Customer Review

37 of 41 people found the following review helpful
3.0 out of 5 stars Darkness in the forest, 6 Jan 2013
This review is from: Light Shining in the Forest (Hardcover)
When I reviewed Torday's last book, The Legacy of Hartlepool Hall, I happily gave my review the title "I'd like to live in Torday-Land". That was based on his books - up to that point - being largely inhabited by good chaps, with an amusing habit of wandering out of one book into another to show different sides of what was really one complex, evolving story. While they suffered reverses at the hands of scheming banks, nasty property developers or even foreign terrorists, they learned lessons, remained rooted in the soil and generally survived adversity.

This book takes Torday to a rather different, much darker place.

I wouldn't want to live there. I'm not sure I'd even want to visit for long. The book was enjoyable to read - but to those familiar with Torday's earlier books, I think the atmosphere of "Light Shining..." will come as a bit of a shock. Don't just expect more of the same.

The story opens with Geordie, a forestry worker. Geordie is in a dark place both literally (he works alone in the sprawling Kielder forest) and emotionally: his stepson, Theo, has disappeared in strange circumstances. (Torday described the disappearance in his e-book only novella, Theo. While it seems a good idea to provide more insight into the backstory in this way, I'm not sure that the two books work well together, although explaining why would I think be somewhat off topic here, and difficult without spoilers for both books).

We are then introduced to Norman, a minor bureaucrat and a more familiar Tordayish character. Norman has risen without trace through the ranks of the mandarinate to become Regional Childrens' Commissioner (designate) for the North-East. He remains "designate" because the Department have forgotten he exists, although they provide him with a swanky office, an ample salary and a PA, Pippa, who is marking time while she finds a job better suited to her qualifications. Also featuring in the story is a local journalist, Willie, who is desperate to land a Big Story that will take him away from reporting on the opening of beauty salons and school plays. It is Willie who begins to dig into Theo's disappearance and those of other children, and who acts as a spur to Norman to become involved, eventually leading the three to dark revelations and a frightening nighttime encounter in Kielder Forest.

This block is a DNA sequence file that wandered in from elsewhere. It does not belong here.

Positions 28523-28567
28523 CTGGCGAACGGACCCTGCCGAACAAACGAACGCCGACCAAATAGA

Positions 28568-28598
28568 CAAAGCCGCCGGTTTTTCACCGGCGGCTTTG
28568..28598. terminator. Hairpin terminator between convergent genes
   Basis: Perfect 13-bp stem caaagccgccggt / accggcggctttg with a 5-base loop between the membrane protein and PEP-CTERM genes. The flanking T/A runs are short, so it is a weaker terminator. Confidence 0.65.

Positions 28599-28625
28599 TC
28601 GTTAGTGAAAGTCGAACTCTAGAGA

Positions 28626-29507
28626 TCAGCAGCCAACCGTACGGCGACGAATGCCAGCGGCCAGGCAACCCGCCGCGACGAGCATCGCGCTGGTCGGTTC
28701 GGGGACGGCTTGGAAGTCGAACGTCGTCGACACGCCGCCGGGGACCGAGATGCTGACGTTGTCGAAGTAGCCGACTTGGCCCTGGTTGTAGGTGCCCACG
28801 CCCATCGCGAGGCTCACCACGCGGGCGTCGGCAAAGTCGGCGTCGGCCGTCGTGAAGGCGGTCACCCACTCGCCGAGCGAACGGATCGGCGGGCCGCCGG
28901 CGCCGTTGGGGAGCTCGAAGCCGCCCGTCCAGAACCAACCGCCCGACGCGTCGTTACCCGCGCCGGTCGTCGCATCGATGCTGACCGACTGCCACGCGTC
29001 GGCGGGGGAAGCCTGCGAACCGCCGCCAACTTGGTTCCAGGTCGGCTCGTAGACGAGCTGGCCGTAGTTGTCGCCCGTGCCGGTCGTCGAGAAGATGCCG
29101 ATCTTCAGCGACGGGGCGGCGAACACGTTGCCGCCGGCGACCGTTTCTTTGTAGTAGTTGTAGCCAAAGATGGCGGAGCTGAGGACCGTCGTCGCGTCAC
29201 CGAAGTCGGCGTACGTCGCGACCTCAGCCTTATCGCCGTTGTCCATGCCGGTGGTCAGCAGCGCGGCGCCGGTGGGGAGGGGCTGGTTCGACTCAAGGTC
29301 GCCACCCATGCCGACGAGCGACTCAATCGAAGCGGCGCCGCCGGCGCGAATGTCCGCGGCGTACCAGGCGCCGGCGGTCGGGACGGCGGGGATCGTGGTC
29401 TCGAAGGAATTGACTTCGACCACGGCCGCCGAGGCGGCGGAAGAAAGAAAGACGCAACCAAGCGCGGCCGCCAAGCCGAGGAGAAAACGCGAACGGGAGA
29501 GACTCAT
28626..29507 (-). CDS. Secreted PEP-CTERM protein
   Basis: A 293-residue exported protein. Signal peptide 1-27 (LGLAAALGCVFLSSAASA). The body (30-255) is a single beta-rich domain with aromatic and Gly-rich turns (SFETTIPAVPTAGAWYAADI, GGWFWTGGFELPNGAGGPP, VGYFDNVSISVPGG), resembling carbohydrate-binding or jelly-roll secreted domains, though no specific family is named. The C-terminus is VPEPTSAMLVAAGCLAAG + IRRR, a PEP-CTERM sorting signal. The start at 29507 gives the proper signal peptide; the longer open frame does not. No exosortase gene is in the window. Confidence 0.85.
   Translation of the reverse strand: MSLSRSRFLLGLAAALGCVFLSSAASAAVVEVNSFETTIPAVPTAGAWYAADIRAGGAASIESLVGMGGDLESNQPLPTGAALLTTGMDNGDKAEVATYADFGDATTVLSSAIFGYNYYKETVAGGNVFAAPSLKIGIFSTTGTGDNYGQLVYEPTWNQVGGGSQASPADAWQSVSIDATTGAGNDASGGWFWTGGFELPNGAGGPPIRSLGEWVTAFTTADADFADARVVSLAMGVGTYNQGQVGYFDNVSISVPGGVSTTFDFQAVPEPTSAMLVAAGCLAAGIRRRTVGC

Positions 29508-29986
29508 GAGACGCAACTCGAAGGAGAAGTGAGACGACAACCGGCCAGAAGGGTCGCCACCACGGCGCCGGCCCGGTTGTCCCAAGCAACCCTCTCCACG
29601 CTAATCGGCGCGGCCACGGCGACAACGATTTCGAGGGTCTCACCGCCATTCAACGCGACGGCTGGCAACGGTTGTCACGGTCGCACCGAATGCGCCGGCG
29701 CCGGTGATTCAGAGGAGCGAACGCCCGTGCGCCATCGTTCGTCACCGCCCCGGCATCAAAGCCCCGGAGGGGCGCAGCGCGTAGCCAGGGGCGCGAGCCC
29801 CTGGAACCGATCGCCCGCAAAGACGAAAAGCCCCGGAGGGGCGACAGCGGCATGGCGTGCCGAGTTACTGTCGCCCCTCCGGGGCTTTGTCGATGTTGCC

Alongside the investigation by Norma, Pippa and Willie we are also given glimpses into the upbringing of a boy, and the later life of a man, who develops in a most unsettling way. And there is also a strong hint that what the characters are engaged in has a supernatural dimension (something carried over into this book from "Theo"). I don't want to give away the plot by being too specific about this, but it comes into focus during that dark confrontation and is then explored in hindsight as the story winds down - there are some 40 pages of the book remaining after what you might think was actually its climax - for me, the least satisfying part of the book - less because the ending was rather downbeat for most of those involved than because I'm not sure it was really an ending at all).

Overall, this was an enjoyable read, and the middle part was very gripping. It is rather different from Torday's earlier books (or at least those I've read) and I think that he's to be commended for this, but I don't think it worked as well as it might. Either of the separate, darker strands - the child abduction and the supernatural hints - would have been enough, perhaps, but taken together they are maybe a bit indigestible.
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Showing 1-1 of 1 posts in this discussion
Initial post: 17 Feb 2013 20:14:47 GMT
Julie Mair says:
This book started with so much promise and was actually quite frustrating and hard to put down. At first, as a casual reader you are trying to figure where the plot is going? It had such strength in the complexity and differences of the characters that you were enjoying their personal journeys. But I was hugely disappointed in the way the book actually withered out. It had so much promise but finished on a wimpier. I am sure the author has some point that was behind my level of reasoning. But I would have loved to have a more satisfying conclusion.
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D. Harris
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Location: Oxford, UK

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